April is Parkinson’s Disease Awareness Month
March 31, 2022
by Jessica Buss, Marketing Coordinator
April is Parkinson’s Disease Awareness Month because it is the birth month of James Parkinson. He was the London physician who published “An Essay on the Shaking Palsy” in 1817. He was the first physician to describe Parkinson’s disease.
On April 11, 2005, the tulip was adopted as the official symbol of Parkinson’s at the 9th World Parkinson’s Disease Day Conference in Luxembourg. Today wearing the red tulip raises awareness and shows support for people living with Parkinson’s and their families globally.
Parkinson’s disease is a degenerative, neurological disorder caused by a deficiency of dopamine in the brain. It is progressive, currently incurable, and the second most common neurodegenerative disorder in the U.S. It is estimated there are over one million people in the United States that have Parkinson’s disease, with the prevalence rising to 1.2 million by 2030.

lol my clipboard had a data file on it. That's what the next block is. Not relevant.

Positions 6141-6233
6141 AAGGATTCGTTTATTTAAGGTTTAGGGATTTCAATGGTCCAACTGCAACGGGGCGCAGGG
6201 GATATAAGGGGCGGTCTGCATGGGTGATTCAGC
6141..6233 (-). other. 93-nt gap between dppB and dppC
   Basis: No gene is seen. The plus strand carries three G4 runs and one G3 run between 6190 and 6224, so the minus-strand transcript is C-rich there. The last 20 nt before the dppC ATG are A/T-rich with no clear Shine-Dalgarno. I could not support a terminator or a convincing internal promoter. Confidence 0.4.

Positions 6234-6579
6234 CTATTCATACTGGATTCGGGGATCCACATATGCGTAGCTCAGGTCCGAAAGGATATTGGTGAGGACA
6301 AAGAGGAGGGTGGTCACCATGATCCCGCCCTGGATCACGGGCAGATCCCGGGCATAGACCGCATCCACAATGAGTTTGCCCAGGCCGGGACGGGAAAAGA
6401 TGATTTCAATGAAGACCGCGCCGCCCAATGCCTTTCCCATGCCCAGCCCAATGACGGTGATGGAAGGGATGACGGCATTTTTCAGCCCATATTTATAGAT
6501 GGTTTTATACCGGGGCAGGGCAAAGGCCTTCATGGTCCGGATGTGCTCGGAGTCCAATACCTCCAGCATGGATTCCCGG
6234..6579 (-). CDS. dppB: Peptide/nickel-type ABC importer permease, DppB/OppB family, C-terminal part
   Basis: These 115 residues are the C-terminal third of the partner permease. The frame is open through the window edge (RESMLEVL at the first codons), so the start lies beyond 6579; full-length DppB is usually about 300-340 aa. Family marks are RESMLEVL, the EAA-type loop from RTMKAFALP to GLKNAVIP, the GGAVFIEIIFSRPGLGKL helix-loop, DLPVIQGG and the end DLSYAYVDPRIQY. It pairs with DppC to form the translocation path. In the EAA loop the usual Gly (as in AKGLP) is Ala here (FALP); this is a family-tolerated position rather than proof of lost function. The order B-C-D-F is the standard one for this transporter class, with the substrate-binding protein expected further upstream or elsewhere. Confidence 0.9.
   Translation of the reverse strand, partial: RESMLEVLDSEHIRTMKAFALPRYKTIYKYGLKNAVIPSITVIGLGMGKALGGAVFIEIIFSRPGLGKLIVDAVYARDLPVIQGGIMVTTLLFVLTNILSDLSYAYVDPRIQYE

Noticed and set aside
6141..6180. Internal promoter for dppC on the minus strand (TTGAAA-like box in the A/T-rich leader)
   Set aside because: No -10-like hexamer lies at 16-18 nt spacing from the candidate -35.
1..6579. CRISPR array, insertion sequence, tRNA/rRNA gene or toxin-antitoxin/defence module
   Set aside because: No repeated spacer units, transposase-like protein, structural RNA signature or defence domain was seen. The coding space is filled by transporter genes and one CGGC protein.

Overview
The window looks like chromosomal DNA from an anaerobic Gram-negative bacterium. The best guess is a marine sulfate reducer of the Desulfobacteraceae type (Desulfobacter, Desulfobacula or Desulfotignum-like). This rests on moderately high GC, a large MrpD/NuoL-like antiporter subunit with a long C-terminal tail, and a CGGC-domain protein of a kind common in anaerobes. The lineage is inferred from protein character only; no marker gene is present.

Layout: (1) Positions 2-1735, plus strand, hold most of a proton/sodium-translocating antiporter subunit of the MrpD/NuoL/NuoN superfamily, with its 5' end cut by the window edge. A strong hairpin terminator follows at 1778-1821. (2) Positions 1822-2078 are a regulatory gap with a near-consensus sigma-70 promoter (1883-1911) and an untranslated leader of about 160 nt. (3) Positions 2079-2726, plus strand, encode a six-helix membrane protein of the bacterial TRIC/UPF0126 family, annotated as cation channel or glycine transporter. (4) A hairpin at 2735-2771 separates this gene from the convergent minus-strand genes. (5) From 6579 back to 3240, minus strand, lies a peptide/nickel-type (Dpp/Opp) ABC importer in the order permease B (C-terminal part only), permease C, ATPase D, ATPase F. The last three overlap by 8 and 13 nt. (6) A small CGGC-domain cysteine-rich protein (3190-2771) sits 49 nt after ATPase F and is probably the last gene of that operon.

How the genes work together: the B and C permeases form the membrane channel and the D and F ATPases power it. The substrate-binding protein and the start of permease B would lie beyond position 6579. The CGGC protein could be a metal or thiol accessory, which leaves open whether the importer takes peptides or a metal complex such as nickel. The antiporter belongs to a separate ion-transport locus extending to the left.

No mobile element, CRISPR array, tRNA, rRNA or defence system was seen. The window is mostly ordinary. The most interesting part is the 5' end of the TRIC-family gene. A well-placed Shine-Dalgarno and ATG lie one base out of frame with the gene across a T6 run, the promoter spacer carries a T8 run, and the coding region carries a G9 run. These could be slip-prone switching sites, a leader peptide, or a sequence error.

The symptoms of Parkinson’s disease vary from person to person and can include tremors, slowness of movement and rigidity, difficulty with balance, swallowing, chewing, and speaking, cognitive impairment and dementia, mood disorders, and a variety of other non-motor symptoms.
We are committed to helping patients and loved ones cope, and to offer help in maintaining your quality of life. When it comes to Parkinson’s disease, Parkinson’s Nebraska wants you to know you are never alone.
Donate today to support our mission to improve the quality of life for Nebraskans with Parkinson’s and their families.